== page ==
The innovation behind E-CTVs extends beyond transportation, offering a glimpse into the future of offshore operations that prioritise technological advancement and environmental stewardship.

In the transition to electrification, however, careful planning is essential to maximise the positive impact of adopting this pioneering technology. After all, if wind farm operators immediately switch their fleets to E-CTVs, what happens to existing diesel vessels? Some may suggest that exporting them to other nations is a passable solution but, by doing so, we’d risk simply displacing our carbon footprint elsewhere.

The answer to this is retrofitting diesel-powered CTVs into E-CTVs. Not only does adapting vessels to run on 100% electric power alleviate both the demand for fossil fuels and the significant emissions linked to decommissioning vehicles, but it also greatly extends their lifecycle and ensures the drive for sustainability does not inadvertently further contribute to global environmental challenges – true circular economy thinking.

Pivotal to the success of electric vessels – whether new build or retrofit – is the parallel development of charging infrastructure, both onshore and off. While onshore charging solutions provide a convenient and reliable means for electric vessels to replenish their energy reserves, it’s in offshore charging infrastructure where the industry can really pioneer cutting-edge solutions. The integration of offshore charging, which allows E-CTVs to plug directly into wind turbines, allows vessels to simultaneously harness renewable energy and reduce fossil fuel reliance, while greatly extending their time on the water – an essential part of transport efficiency.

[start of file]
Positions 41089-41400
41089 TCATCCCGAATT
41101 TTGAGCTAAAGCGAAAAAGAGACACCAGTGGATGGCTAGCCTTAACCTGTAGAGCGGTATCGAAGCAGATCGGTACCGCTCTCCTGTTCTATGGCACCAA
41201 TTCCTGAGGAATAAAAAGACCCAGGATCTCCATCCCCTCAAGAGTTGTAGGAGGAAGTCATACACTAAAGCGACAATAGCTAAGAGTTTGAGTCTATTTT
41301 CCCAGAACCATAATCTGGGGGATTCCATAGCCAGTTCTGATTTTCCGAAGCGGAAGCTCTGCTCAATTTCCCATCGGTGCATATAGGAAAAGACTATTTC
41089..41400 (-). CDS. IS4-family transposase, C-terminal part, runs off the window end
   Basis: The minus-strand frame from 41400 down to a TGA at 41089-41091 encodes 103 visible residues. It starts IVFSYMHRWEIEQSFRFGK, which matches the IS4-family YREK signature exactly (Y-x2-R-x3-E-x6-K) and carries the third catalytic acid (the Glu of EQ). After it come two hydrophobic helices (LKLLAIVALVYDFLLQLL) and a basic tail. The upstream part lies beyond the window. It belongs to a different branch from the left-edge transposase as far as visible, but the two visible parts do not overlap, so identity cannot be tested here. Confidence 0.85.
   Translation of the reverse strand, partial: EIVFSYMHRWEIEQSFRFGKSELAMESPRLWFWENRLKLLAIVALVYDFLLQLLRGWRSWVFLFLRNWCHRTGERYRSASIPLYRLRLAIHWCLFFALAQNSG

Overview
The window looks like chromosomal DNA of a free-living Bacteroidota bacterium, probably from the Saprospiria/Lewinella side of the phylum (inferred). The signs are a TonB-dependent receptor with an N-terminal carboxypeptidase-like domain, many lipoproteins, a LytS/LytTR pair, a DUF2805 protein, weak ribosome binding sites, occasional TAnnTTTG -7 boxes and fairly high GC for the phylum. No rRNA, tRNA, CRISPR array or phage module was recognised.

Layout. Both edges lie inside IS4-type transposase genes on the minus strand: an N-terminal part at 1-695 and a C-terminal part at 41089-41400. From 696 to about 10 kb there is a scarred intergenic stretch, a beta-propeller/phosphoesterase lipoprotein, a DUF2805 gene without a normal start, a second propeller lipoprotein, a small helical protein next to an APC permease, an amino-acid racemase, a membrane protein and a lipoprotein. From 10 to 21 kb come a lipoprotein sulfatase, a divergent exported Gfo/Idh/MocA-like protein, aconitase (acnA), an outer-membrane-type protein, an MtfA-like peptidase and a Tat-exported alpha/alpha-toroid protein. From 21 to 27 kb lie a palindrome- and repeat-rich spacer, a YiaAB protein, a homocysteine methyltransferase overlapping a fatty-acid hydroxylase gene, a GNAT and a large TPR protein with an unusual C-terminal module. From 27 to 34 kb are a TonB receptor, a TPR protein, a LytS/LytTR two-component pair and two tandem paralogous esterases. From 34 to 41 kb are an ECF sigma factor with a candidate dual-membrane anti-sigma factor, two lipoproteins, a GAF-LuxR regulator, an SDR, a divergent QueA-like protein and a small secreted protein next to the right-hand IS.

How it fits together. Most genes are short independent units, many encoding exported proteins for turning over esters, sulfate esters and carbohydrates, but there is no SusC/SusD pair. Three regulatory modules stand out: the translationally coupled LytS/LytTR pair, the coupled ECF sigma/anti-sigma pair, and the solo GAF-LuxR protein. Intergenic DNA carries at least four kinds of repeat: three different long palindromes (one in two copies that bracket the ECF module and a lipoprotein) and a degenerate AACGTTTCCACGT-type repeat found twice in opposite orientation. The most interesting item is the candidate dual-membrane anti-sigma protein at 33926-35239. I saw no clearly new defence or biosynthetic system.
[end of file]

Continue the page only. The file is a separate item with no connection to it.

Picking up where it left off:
Government incentives, such as the £8 million Zero Emission Vessels Innovation (ZEVI) fund, for which Tidal Transit received capital injection to develop the world’s first retrofit E-CTV, and the £3.2 million grant to establish e-boat charging stations across the south coast, provide financial backing and encouragement for companies looking to implement low-emission technologies.

The transition to electric crew transfer vessels marks a major step towards achieving a more sustainable and environmentally responsible offshore wind industry. The multifaceted benefits derived from electrifying small vessels are compelling on both a national and an international scale. Alongside the substantial reduction in carbon footprint, the absence of combustion engines also contributes significantly to lowering noise pollution, eliminates the inherent risk of fuel spillages and translates into lower maintenance requirements, ultimately reducing operational costs for fleet operators.

As the world seeks to decarbonise through the widespread adoption of renewables, it is imperative to take a systemic approach and address emissions across all sectors. The electrification of small vessel fleets serves as a tangible example of how targeted efforts can contribute to the overarching goal of decarbonisation, not only within the offshore wind industry, but also in achieving a more sustainable and harmonious future.